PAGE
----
With Netflix launching its ambitious plan of premiering a new, original movie every week in 2021, the science fiction war film Outside the Wire leads the charge. Helmed by filmmaker Mikael Hafstrom and starring Anthony Mackie and Damson Idris, the film takes place in the near future of 2036 as a disgraced American drone pilot named Harp is forced to work alongside Mackie’s android soldier Leo in an active combat zone.
In an exclusive interview with CBR, Hafstrom discussed making the leap to hard science fiction, the intense production schedule behind the film and working with stars Mackie and Idris to deliver an entertaining, character-driven movie.
You’ve certainly flirted with the sci-fi genre before with films like Escape Plan, but what drew you to this project?
Mikael Håfström: I think part of it was it takes place in the future. I never really made a movie that took place in the future; some in the past, some in the present. And I also liked the [closer] aspect of the future [in the film] — it’s not [set] 100 years from now — so we can lean on the present, just push some aspects of what’s in the film 20-30 years into the future. [This] was a nice character story and a fun adventure that asked some good questions about the future of warfare, A.I., it had a lot of nice things going for it.
This is a fast-paced film with a lot of action set pieces, often spread across multiple locations. How was it maintaining that continuity and intensity?
Håfström: It was tough! [Just like the characters] we were running and shooting and it was an intense shoot. We did a lot of different locations and we were not long in any location so we really had to hit the ground running. I think that gave it a good energy from Anthony and Damson and they were very great. Anthony is probably the most physically capable actor that I’ve ever worked with, he’s just great and that made life easier. We didn’t have a lot of time and a hell of a lot of money so we had to plan, we had to do our homework.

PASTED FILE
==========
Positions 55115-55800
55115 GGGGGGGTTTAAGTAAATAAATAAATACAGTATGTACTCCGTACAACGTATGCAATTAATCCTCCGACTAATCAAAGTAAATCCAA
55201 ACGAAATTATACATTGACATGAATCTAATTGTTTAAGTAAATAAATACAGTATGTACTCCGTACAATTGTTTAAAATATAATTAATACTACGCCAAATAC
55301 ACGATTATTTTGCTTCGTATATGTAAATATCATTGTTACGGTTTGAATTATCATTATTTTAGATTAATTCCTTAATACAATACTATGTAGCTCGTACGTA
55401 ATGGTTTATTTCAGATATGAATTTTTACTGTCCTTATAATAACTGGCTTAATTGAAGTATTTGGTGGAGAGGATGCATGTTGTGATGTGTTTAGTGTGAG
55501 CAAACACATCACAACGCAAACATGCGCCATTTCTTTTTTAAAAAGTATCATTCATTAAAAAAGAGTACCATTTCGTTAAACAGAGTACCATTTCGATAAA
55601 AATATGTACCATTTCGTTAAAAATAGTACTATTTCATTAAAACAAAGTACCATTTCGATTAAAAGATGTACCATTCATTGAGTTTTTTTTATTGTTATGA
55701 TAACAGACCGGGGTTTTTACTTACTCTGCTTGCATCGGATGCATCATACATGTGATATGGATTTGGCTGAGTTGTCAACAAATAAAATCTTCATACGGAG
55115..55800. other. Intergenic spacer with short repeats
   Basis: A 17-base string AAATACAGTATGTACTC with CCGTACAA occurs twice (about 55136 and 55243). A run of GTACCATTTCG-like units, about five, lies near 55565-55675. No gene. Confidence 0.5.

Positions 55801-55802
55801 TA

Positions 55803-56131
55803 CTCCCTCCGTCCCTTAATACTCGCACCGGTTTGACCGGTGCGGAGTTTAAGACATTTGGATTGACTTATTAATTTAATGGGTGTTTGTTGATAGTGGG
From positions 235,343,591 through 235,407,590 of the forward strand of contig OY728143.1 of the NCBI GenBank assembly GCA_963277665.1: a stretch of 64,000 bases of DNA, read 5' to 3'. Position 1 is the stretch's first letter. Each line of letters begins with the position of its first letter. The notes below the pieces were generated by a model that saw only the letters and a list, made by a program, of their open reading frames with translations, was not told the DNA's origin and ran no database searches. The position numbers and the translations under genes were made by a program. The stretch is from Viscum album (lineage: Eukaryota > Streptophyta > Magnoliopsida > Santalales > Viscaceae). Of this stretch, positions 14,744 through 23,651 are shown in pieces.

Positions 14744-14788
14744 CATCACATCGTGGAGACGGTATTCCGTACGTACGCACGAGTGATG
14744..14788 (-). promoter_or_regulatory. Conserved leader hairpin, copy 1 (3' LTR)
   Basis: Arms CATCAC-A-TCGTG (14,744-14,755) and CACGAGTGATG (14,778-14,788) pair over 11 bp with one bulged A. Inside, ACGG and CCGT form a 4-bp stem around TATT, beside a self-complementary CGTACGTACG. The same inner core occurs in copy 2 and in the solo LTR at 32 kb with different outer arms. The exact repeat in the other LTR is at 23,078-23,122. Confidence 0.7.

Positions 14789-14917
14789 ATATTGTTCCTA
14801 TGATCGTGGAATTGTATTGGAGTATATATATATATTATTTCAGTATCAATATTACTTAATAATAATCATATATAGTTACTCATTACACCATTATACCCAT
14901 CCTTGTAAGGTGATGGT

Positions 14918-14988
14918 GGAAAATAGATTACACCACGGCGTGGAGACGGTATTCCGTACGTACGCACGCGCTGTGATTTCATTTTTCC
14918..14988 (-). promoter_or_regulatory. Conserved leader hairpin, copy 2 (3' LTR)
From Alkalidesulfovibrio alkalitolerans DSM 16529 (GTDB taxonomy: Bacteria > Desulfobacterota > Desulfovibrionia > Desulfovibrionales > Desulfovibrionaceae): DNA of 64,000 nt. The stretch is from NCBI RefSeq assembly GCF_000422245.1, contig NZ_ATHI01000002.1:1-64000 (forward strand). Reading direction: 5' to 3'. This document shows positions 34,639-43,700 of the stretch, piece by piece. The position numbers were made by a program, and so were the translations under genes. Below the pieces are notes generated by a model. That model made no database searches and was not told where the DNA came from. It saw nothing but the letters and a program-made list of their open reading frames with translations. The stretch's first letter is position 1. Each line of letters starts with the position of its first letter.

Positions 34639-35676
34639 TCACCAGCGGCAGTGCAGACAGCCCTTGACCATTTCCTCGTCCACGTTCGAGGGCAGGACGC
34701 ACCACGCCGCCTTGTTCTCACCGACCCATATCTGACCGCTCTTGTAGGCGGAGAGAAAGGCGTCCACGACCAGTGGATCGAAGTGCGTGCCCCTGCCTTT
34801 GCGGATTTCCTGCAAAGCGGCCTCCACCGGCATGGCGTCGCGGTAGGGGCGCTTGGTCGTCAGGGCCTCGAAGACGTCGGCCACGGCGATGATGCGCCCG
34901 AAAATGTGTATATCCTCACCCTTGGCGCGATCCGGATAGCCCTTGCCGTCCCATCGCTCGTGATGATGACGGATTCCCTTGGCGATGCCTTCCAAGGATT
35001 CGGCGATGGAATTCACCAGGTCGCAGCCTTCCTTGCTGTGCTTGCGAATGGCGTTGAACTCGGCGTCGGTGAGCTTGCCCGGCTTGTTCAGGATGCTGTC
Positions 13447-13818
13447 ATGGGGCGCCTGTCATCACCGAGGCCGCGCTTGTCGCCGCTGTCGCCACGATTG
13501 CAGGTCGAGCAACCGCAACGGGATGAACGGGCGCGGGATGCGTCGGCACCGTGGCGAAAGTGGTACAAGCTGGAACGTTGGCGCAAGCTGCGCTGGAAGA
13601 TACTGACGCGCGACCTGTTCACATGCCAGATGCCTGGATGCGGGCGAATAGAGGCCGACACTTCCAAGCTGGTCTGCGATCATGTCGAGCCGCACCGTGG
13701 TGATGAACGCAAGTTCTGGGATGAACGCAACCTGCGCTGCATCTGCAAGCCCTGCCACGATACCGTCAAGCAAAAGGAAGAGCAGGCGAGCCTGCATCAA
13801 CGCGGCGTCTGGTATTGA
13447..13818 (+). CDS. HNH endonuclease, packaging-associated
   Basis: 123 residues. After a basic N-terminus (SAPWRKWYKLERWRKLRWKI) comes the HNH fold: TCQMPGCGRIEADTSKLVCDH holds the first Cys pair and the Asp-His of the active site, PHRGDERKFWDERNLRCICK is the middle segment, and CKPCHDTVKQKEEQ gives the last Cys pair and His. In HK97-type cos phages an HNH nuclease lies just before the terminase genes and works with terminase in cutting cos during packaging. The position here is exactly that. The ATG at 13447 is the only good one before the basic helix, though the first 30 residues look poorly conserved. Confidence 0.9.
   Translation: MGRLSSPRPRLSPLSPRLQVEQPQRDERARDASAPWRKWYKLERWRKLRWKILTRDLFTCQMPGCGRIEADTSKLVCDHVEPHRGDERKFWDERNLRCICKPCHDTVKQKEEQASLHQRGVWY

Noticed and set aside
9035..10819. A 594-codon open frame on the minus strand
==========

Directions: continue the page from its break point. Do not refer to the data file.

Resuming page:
Speaking of Anthony, he’s also a producer on this film. How was it developing his character and role in this story?
Håfström: I flirted with this script three or four years back way before it got to him and Netflix got involved and then other things happened and I was approached when I was in the middle of post-production on a Scandinavian show and they asked if I was interested. The first thing I did was go to L.A. and meet with Anthony and talked about the film and his character. That was a really good creative meeting and we discussing this all through the film, with him as a producer, but most of all, he wanted to be an actor on the film. He’s a real gentleman and we had a great, creative relationship when it came to his character and other parts of the story.
The other side of that equation of Damson and his character Harp really is the soul of the film. What made Damson right for the role?
Håfström: When I first met Anthony, we discussed the script and the character of Harp and the thing for me to go out and do was read a lot of actors, which I did. All kind of actors in that age group: Asian-Americans, African-Americans, white guys, there were no rules when it came to the color of his skin; best man wins. I had a Skype meeting with Damson while he was somewhere shooting something and within minutes I was like “This guy is strong, smart and he has charisma and obviously acting talent!”